Copyright 2016 NPR. To see more, visit NPR.

Copyright 2016 NPR. To see more, visit NPR.

Copyright 2016 NPR. To see more, visit

Copyright 2016 NPR. To see more, visit

Arizona Hispanics Poised To Swing State Blue

18 minutes ago
Copyright 2016 NPR. To see more, visit

Copyright 2016 NPR. To see more, visit

Edit note: This report contains accounts of rape, violence and other disturbing events.

Sex trafficking wasn't a major concern in the early 1980s, when Beth Jacobs was a teenager. If you were a prostitute, the thinking went, it was your choice.

Jacobs thought that too, right up until she came to on the lot of a dark truck stop one night. She says she had asked a friendly-seeming man for a ride home that afternoon.

Jacobs says he gave her something in an old McDonald's cup — a drug — and as she was waking up the man announced that he was a pimp. Her pimp.

The Boston Citgo sign, all 3,600 square LED feet of which has served as the backdrop to Red Sox games since 1965, is now officially a "pending landmark."

Spanish Surrealist Salvador Dalí spent much of the 1940s in the U.S., avoiding World War II and its aftermath. He was a well-known fixture on the art scene in Monterey, Calif. — and that's where the largest collection of Dalí's work on the West Coast is now open to the public.

Copyright 2016 Fresh Air. To see more, visit Fresh Air.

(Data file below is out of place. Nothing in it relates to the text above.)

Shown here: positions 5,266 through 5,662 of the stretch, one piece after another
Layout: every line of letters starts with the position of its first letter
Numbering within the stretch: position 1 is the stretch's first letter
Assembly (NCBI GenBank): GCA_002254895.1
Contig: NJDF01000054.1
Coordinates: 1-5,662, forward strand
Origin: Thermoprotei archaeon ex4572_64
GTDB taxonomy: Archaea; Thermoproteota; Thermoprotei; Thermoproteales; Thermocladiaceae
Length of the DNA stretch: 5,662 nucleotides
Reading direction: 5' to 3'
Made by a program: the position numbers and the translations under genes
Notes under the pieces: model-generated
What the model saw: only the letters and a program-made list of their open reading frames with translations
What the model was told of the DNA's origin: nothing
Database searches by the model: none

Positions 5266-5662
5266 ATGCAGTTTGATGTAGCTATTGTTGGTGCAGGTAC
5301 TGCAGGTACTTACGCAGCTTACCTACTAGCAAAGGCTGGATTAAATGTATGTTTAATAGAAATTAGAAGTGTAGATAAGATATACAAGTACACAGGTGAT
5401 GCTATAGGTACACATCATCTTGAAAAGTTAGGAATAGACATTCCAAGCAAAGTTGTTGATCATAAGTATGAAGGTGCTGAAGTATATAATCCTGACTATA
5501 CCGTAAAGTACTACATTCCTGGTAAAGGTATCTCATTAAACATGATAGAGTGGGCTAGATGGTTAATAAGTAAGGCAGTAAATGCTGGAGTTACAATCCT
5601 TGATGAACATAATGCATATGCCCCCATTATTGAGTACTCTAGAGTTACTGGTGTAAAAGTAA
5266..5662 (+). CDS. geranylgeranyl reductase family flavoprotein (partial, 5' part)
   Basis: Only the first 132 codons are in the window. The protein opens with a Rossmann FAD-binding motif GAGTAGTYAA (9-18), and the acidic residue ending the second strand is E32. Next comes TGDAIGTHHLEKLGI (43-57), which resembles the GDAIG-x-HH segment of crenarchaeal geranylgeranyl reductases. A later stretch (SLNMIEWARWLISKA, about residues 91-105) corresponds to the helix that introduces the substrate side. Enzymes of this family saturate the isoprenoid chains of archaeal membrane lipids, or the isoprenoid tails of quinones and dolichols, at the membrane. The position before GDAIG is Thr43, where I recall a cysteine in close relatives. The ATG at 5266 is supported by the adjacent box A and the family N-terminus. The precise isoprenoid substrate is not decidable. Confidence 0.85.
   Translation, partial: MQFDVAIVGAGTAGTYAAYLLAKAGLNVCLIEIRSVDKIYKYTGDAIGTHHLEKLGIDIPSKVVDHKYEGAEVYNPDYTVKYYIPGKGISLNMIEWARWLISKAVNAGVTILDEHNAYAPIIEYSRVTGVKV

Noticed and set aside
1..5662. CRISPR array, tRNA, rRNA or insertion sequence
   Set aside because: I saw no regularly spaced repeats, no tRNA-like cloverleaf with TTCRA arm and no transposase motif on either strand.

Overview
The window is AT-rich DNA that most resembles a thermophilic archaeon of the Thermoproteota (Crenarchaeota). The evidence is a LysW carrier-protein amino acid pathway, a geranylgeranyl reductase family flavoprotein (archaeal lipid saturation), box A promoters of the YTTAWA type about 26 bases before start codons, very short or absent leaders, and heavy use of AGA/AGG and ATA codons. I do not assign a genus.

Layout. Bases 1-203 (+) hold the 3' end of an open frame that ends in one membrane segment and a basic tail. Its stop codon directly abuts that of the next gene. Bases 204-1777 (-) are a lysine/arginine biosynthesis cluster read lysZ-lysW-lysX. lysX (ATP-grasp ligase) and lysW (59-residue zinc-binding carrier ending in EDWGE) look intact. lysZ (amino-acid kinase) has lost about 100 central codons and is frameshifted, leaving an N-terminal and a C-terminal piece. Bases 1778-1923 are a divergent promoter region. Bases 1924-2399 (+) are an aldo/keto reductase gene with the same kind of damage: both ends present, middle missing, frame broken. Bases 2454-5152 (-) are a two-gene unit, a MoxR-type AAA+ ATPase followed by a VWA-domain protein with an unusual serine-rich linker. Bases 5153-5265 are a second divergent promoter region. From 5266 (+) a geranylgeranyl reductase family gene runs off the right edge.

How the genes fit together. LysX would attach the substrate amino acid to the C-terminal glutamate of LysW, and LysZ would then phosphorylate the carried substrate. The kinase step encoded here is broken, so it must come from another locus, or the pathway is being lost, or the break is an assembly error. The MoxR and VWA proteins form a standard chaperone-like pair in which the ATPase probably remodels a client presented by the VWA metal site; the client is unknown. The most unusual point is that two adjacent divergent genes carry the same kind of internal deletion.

Tablet Wars Heat Up As Amazon Cuts Kindle's Price

Mar 14, 2013
Originally published on March 14, 2013 9:34 am



Now to those things that look like blown up versions of smartphones - tablets. Amazon has just slashed the price on two of its devices.

NPR's Wendy Kaufman reports.

WENDY KAUFMAN, BYLINE: Amazon cut the price of its Wi-Fi only, large screen Kindle Fire HD to $269 and slashed the price of its 4G wireless version to $399 - substantially less than Apple's iPad.

Apple still leads the tablet market, but Technology research firm IDC predicts that Android devices lead by Samsung, will overtake iPads later this year.

As for Amazon, its market share is shrinking. And analyst James McQuivey of Forrester Research suggests that to drive more sales, Amazon had to lower its price.

JAMES MCQUIVEY: They can't be happy to drop the price, but we can be assured they are looking at the numbers. They know if they can get you to buy the device, how much it results in increased spending either in media content or purchases on Amazon.

KAUFMAN: McQuivey says, Amazon probably thought it could break even on the devices, but now we have to view them as a loss leader - a product designed to drive profits in other parts of the company's business. The company, of course didn't explain it that way. Amazon cited lower production costs.

Wendy Kaufman, NPR News. Transcript provided by NPR, Copyright NPR.